name will be familiar to Seven Days readers as one of the paper’s food writers; Forgotten Drinks of Colonial New England, published last month by the American Palate imprint of the History Press, is her first book. While not every colonist was necessarily drunk all the time, Hirsch reveals that attitudes toward alcohol during the era were, in a word, loose. Most colonists began their days with a tankard of hard cider or a shot of bitters. Harvard University, founded in 1636, ran its own brewery and doled out cider and beer to students at every meal. Generals in the Revolutionary War, including George Washington, made sure their troops had a good quaff before battle. Even children drank “small beer,” a low-alcohol brew that, presumably, prepared them for the stiffer stuff that lubricated all aspects of colonial life. “The quantity that people drank was surprising to me,” says Hirsch. She cites a startling statistic: By the beginning of the Revolutionary War, every colonist

above the age of 15 drank about 3.7 gallons of spirits per year. That’s the equivalent of seven shots of liquor per day. “The amount of pure alcohol they were drinking was staggering,” she says. But, like a good historian, Hirsch is quick to contextualize such facts. “Life expectancy was a lot lower then,” she notes, “and life was pretty hard. So you can’t judge anyone.” Indeed, though the temperance movement in this country is usually associated with the 19th and early 20th centuries, we’re still living under its influence, as it were. The colonial attitude toward alcohol was so fundamentally different from the modern one as to seem downright foreign. As Hirsch says, “Taverns were mandated in many towns in Massachusetts and Connecticut in the 1600s. A new


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a pleasure to drink, but there’s something quite beautiful about a drink with only three or four components.” Besides providing recipes for the adventurous, historically inclined home bartender, Forgotten Drinks of Colonial New England explores the many ways in which drinking is deeply connected with New England culture. Sure, colonists drank for enjoyment, but they also drank for nutrition (hence the eggs and citrus fruits in many favored beverages) and for the conviviality the practice offered. The production and selling of alcoholic beverages was a fixture of the local economy, as lucrative then as it is now. Hirsch finds that the colonial fondness for such drinks as hard cider — once the de facto regional beverage and now experiencing a revival — speaks to the New England temperament. “They were harnessing the landscape to the best of their abilities,” she says. “They were trying to forge new lives in a very harsh new place … These people carved out ways to commune with one another, enjoy themselves and nourish themselves using a landscape that was mostly unfamiliar when they first arrived. That’s still a key part of the Yankee personality.” m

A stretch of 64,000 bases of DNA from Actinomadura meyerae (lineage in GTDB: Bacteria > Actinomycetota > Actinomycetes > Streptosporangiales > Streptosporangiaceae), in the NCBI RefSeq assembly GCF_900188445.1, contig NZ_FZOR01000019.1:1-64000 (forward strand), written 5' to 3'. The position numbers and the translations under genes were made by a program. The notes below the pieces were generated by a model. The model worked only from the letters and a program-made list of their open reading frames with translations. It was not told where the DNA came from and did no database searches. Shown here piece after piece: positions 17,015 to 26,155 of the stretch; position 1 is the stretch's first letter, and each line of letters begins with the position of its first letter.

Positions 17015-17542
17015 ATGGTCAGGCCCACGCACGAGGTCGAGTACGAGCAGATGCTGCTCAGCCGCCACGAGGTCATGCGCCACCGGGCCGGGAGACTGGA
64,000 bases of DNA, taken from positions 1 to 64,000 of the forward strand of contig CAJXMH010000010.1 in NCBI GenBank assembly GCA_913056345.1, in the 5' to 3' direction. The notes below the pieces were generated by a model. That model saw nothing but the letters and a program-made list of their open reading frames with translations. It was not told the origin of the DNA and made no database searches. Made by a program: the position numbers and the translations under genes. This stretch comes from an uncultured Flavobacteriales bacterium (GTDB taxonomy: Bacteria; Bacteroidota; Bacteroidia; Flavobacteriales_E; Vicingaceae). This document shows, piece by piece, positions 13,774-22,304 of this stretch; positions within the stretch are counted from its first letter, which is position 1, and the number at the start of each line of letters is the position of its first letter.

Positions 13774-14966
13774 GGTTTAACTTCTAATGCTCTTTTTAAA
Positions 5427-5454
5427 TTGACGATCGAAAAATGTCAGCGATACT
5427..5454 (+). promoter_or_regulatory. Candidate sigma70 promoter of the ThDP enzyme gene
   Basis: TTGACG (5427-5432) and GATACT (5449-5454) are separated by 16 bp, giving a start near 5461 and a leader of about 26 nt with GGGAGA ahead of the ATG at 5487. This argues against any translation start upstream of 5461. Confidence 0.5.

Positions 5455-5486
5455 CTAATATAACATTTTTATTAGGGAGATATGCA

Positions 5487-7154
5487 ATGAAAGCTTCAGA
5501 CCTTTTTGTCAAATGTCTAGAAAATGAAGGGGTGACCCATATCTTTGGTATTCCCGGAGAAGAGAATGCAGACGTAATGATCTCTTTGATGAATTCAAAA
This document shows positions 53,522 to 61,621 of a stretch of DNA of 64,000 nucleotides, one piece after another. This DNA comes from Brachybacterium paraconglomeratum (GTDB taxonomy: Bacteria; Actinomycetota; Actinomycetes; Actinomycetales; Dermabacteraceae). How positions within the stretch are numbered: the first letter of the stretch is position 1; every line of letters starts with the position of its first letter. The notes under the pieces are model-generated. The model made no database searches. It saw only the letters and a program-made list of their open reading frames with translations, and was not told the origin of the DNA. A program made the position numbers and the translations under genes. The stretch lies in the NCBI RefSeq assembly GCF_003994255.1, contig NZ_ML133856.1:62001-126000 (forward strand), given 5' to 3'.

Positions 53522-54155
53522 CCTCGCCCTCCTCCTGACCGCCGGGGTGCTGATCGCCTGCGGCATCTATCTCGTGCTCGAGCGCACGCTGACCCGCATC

sensible approach to drinking than others. Forgotten Drinks of Colonial New England is spiced with plenty of recipes, an inclusion that enlivens and bolsters its historical argument. Hirsch offers instructions for making such colonial draughts as the Rattle-Skull (a potent combination of seasoned porter, rum, brandy and sherry); Calibogus (a mix of dark rum and spruce beer) and a variety of drinks called flips. These last have become particular favorites of Hirsch’s; she calls the flip a “smooth, warming drink,” surely the reason that it appeared on the menu at every tavern in colonial New England. Though its ingredients varied, a flip usually combined ale, rum, spices, cream and egg whites, and was whipped into a dramatic froth by the insertion of a red-hot poker in the flagon that held it. (Now, when given a mixological assignment by friends, Hirsch loves adding egg whites to cocktails. “It adds a silkiness to a drink,” she says.) With research and sometimesunpleasant experimentation, Hirsch updated many historical drink recipes for the modern palate. In so doing, she found herself impressed by the simplicity and straightforwardness of some of the nearly forgotten beverages, even if some were a little rough. “[Modern] drinks are getting simpler and simpler,” Hirsch points out. “There are still a lot of really complicated, layered drinks out there, and they can be


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WED.2 activism

ARE THERE NONVIOLENT SOLUTIONS TO THE INEVITABILITY OF WAR?: Attorney Sandy Baird considers the complex relationship between history, culture and international conflict. Burlington College, 6:15 p.m. Free. Info, 862-9616.


WOMEN BUSINESS OWNERS NETWORK: WILLISTON CHAPTER MEETING: Christy L. Johnson shares tips for personal and professional online relations in "The Soul of Social Media." Williston Fire Department, 8:30 a.m. $9-12. Info, 503-0219.


VILLAGE COMMUNITY SUPPER: Neighbors catch up over a shared meal, then gather for Essex Junction's annual meeting. Essex High School, dinner, 6-7 p.m.; meeting 7-9 p.m. Free. Info, 878-6955.






VETERANS EDUCATIONAL BENEFITS INFORMATION NIGHT: Representatives from Norwich University, VSAC and Veterans Affairs help eligible folks navigate the application process. White River Junction Armory, 6 p.m. Free. Info, 485-2712.


'WHERE'S DA PARTY AT?': UVM students present original films that incorporate Super 8 footage shot by filmmaker Werner Herzog in 2013. BCA Center, Burlington, 6:30-8:30 p.m., Donations. Info, 8657166, 865-7165.

food & drink

WEDNESDAY WINE DOWN: Oenophiles get over the midweek hump by pairing four varietals with samples from Lake Champlain Chocolates, Cabot Creamery and more. Drink, Burlington, 4:30 p.m. $12. Info, 860-9463.


BRIDGE CLUB: Players put their strategies to the test in the popular card game. Burlington Bridge Club, Williston, 9:15 a.m. $6 includes refreshments. Info, 651-0700.

health & fitness